Author Topic: a few questions  (Read 7332 times)

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Karl

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a few questions
« on: April 08, 2003, 09:39:29 PM »
First of all: thank you for this great av software!

However, I would like to ask a few questions:

- How often does Avast look for updates when it detects an online connection? I notice that the update check starts within a few seconds after the internet connection is available. When  will the next check occur?

- Are the incremental updates merged into the main 400.vps? (I cannot find any other database files in the data subdir...)

- Why does Avast open port 135 and 1025 as a listening connection?

Thanks in advance and keep up the good work!

Karl

  • Guest
Re:a few questions
« Reply #1 on: April 08, 2003, 10:32:31 PM »
Ok, further investigation shows that it is not directly avast but microsoft's dcom service (rpcss.exe) keeping these ports open. Disabling dcom renders avast unfunctional.

While I am not aware of any direct exploits of the remote procedure call services, I still think that it is not a good solution, to build security software on. But I would like to hear other opinions.

Thanks again.

RaLX

  • Guest
Re:a few questions
« Reply #2 on: April 09, 2003, 05:51:40 AM »
We'll have to wait a developer's answer but if you're using a firewall simply doesn't allow it server rights (incoming connections) and that's enough to avoid any possible exploit I think.

Karl

  • Guest
Re:a few questions
« Reply #3 on: April 09, 2003, 04:28:01 PM »
RaLX, I agree with you that there are ways to close the ports, but the question is why those issues are brought up by a security program, which should be aware of such problems.

Offline Vlk

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Re:a few questions
« Reply #4 on: April 09, 2003, 09:43:49 PM »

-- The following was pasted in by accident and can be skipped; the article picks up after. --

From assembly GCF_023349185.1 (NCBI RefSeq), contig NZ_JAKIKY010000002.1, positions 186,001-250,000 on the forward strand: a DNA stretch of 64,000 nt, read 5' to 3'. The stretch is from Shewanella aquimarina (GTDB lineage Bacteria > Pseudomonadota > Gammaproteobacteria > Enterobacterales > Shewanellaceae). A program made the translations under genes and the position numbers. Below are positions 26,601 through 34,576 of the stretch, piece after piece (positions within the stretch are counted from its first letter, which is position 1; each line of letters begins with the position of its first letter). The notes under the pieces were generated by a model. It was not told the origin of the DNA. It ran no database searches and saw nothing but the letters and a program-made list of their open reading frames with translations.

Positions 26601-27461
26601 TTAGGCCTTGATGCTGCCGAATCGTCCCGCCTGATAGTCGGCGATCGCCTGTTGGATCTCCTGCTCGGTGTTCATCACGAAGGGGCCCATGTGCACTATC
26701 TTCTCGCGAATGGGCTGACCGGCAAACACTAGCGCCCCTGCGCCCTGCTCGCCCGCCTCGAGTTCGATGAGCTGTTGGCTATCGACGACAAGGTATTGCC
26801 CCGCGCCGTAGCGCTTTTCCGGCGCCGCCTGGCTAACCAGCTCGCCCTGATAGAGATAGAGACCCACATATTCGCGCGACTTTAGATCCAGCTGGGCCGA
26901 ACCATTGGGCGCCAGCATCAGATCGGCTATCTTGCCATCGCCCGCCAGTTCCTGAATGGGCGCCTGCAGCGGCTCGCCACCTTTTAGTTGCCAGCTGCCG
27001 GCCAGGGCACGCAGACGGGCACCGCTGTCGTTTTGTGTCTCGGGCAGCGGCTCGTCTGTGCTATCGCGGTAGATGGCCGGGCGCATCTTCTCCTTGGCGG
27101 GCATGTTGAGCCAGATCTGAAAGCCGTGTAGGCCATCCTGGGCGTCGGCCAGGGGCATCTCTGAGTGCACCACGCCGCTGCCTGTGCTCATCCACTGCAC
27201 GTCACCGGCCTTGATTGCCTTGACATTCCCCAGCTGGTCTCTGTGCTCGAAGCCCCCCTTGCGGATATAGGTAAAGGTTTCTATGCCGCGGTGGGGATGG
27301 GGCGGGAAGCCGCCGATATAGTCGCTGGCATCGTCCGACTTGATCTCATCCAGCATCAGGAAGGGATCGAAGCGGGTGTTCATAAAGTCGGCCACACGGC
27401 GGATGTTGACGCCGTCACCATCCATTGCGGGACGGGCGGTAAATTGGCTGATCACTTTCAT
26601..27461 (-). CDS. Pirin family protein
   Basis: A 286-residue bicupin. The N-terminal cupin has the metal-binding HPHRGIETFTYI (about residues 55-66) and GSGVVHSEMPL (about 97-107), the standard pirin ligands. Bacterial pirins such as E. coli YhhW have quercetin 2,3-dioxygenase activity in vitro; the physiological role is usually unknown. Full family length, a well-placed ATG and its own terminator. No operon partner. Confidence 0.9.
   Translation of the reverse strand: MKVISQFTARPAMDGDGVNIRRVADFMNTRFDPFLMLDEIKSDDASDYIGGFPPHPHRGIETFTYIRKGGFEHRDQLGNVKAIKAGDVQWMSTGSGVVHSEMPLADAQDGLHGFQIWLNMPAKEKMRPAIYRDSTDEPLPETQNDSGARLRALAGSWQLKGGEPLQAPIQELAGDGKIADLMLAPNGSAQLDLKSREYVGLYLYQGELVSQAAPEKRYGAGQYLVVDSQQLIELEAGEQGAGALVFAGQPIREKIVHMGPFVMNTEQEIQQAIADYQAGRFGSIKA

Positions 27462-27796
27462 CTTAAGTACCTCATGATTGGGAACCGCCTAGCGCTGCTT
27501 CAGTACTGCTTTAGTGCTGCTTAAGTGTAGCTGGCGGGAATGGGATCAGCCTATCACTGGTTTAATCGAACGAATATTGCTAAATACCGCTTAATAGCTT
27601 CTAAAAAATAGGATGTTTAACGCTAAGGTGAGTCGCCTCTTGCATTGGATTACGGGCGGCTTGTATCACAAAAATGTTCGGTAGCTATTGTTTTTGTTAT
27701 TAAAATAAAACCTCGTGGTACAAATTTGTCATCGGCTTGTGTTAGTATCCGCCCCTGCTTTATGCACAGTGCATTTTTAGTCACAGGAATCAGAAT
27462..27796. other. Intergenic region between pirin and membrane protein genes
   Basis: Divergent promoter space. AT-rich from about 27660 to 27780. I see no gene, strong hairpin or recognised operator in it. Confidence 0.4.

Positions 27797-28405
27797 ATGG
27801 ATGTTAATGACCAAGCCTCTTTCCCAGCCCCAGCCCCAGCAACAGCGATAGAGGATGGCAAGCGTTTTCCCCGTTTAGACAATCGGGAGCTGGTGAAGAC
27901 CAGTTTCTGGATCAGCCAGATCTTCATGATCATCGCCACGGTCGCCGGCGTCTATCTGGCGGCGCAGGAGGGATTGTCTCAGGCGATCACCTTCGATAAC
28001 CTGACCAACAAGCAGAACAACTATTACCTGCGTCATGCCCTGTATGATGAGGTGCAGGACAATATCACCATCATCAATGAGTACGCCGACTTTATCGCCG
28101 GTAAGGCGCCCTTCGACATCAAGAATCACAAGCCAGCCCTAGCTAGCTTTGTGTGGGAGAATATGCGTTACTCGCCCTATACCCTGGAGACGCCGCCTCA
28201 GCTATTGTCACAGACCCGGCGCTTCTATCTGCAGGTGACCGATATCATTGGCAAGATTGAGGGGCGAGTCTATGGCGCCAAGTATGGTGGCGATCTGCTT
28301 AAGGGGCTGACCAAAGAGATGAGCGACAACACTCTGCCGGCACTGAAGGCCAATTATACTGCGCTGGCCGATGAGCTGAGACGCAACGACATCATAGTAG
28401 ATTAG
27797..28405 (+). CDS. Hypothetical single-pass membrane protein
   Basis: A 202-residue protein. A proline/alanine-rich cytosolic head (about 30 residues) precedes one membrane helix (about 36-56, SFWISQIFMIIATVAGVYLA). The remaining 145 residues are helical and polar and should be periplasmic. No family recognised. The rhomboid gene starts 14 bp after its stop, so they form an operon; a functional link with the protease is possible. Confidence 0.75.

Karl,

- How often does Avast look for updates when it detects an online connection? I notice that the update check starts within a few seconds after the internet connection is available. When  will the next check occur?

The next check will occur in 4 hours, by default. In other words, if you're permanently connected to the Internet, the updating period is set to 4 hours.

- Are the incremental updates merged into the main 400.vps? (I cannot find any other database files in the data subdir...)

Yes, you're right. 400.vps is the avast virus database (the one and only), and all virus database updates are therefore written to this file.

- Why does Avast open port 135 and 1025 as a listening connection?

First of all, I should clearly state that these ports are open for local connections only, i.e. only connections established on the very same machine (under which you have full control). This is an extremely important point - NO ports are open for foreign hosts.

As for RPC: it's the fact that avast! internally uses RPC to do its job (namely it uses it for communication between its components). But RPC is a fully documented and supported interface and we believe there is absolutely nothing wrong with avast! using it. The fact that the Windows RPC subsystem opens the RPC net port even if the communication is taking place only on the local machine is unfortunate, but there is really nothing we can do about it (except for stoping using it), but I am confident that the mere fact that the port is open doesn't really mean any security risk...

Quote
As for port 1025, I wasn't sure about this one, so tried google and got a lot of matches. Most of the discussion sounded like this:

Port 1025 is the first dynamic port that Windows opens when it needs a
connection. There is usually something that needs to create a connection
or listen for something, so most of the time Win2K Pro has something
active on port 1025.

The second connection uses 1026, the third 1027, etc. If only 1026 is
open, that just means that the first connection was closed.

So, I don't really know...

Hope this helps,
Vlk
« Last Edit: April 09, 2003, 09:46:01 PM by Vlk »
If at first you don't succeed, then skydiving's not for you.

Karl

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Re:a few questions
« Reply #5 on: April 10, 2003, 11:47:52 AM »
Thank you for the answers. I agree with you that RPC is a fully documented interface and thus it is of course possible to use it :). After checking more info about RPC I would say that RPC behaviour is more an annoyance than a real security risk.